Counting yourself among the "Friends of the McCracken County Public Library" has its perks - some might call them benefits - not least of which is getting first dibs at the Friends' semiannual book sale.
"Sometimes you'll find something really special," said Friends of the Library Summer Book Sale coordinator Jennie Boyarski, "and you're usually not expecting it."
Boyarski, who has been a Friend since 1998 when she retired as the director of information and library services at what is now West Kentucky Community & Technical College, once found an old St. Paul Lutheran Church cookbook that included recipes from some of her relatives who had long since passed. Boyarski said she isn't much of a cook, but she was thrilled to find the cookbook and share it with her nephew's wife, who is.
"That's just one example of the treasures you can sometimes find, things you'd never run across in a big bookstore," she said.
Friends treasurer Dewey Burger said that although they're still waiting on a few invoices from local school libraries, they already know this year's summer book sale surpassed last summer's record of $14,044 raised, one dollar or 50-cent book at a time. Last week volunteers filled the St. Paul Lutheran Church Gym with about 1,100 boxes of books that had been donated by the community and carefully sorted by Friends.
On July 17, Friends were the first to sift through the books in search of new novels or treasures like Boyarski's cookbook, and Friday and Saturday the St. Paul Lutheran Church Gym stayed busy with people of all ages eating items from the church's bake sale, thumbing through boxes of books and talking to one another about their finds. When all was said and done, only about 130 of the 1,100 boxes remained.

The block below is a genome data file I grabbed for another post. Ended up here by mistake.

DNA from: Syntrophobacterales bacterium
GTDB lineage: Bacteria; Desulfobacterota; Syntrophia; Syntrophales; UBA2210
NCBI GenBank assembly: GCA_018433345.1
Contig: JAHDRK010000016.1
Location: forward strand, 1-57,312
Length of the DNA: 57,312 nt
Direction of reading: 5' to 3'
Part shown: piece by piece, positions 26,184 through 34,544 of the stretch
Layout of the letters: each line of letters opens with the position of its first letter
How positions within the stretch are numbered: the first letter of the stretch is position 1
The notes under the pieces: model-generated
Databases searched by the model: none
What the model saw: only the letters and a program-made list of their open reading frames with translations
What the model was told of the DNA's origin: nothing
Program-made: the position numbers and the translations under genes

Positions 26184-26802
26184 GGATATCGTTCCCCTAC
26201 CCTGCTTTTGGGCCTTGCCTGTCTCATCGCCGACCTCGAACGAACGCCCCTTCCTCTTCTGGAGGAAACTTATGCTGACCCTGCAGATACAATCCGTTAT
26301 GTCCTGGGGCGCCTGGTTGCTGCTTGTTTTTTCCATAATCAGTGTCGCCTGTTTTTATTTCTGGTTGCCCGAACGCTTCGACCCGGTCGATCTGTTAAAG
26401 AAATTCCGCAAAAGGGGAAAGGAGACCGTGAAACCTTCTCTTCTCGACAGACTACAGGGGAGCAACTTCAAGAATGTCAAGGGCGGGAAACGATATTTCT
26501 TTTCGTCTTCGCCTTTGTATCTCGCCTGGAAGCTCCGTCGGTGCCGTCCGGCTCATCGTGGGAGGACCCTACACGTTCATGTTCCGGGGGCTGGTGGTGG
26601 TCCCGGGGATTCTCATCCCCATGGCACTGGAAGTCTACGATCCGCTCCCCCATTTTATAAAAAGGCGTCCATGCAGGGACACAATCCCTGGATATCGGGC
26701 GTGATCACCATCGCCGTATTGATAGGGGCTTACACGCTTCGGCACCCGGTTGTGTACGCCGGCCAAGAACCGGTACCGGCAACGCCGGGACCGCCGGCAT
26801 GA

Friends President Ann Carneal said that in the 22 years since the Friends began, they've raised nearly $300,000 through book sales and memberships, all of which has gone back to the library to fund public programs, technology, renovations, and, of course, new books.
"We can't take libraries for granted, I can't stress that enough," Carneal said. "So much of our freedom of speech depends on an informed public, and we have access to Internet, books, and multimedia at the library that many people can't afford to pay for on their own, all for free. It provides so many wonderful things for our community. That's why everything we get goes back to the library."
"I've always loved books, and I so appreciate our library and all that it represents," said Burger. "These sales and the months we spend in preparation are just a marvelous time to meet and talk to people. We're just like a family. We so enjoy each other, working together for a common good."
Every once in a while the Friends will get a generous donation of books for the sale, like the large collection of western, science fiction and large-print paperbacks that came from The Book Rack in Murray after it closed this spring. Most of the books in the sale, however, come from individuals in the community. The Friends said that many of their members and repeat sale-shoppers say they like to buy a book, enjoy it, and then donate it right back, creating a self-sustaining source of support for the library.
"We take pride in everything that happens in the library," Carneal said, "and we like to include younger people. We're always thrilled when we see so many young people at the sale. They'll line up at the door to be there first. It's magical. You get books for a dollar, and chocolate too. What could be better?"
For those interested in joining the Friends of the McCracken County Public Library (and all the benefits that entails), visit www.mclib.net/friends/ for membership information; for those who missed this summer's sale, the next sale will be Jan. 23-24 at St. Paul Lutheran Church.
Contact Genevieve Postlethwait, a Paducah Sun staff writer, at 270-575-8651 or at firstname.lastname@example.org.
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